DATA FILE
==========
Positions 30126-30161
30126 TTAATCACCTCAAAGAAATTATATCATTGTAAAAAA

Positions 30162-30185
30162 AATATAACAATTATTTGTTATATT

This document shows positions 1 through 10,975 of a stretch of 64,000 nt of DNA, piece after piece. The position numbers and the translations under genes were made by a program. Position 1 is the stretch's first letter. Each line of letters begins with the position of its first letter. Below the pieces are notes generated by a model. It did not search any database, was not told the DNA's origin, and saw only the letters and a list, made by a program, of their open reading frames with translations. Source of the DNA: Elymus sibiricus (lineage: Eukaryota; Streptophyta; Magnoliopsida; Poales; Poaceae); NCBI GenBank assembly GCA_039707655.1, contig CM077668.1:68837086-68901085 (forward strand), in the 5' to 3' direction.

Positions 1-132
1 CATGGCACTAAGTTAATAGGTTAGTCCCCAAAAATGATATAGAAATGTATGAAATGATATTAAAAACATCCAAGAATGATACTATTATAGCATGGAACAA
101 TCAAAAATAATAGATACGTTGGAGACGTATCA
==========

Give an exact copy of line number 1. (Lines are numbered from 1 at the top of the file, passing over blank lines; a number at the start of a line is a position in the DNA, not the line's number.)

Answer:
Positions 30126-30161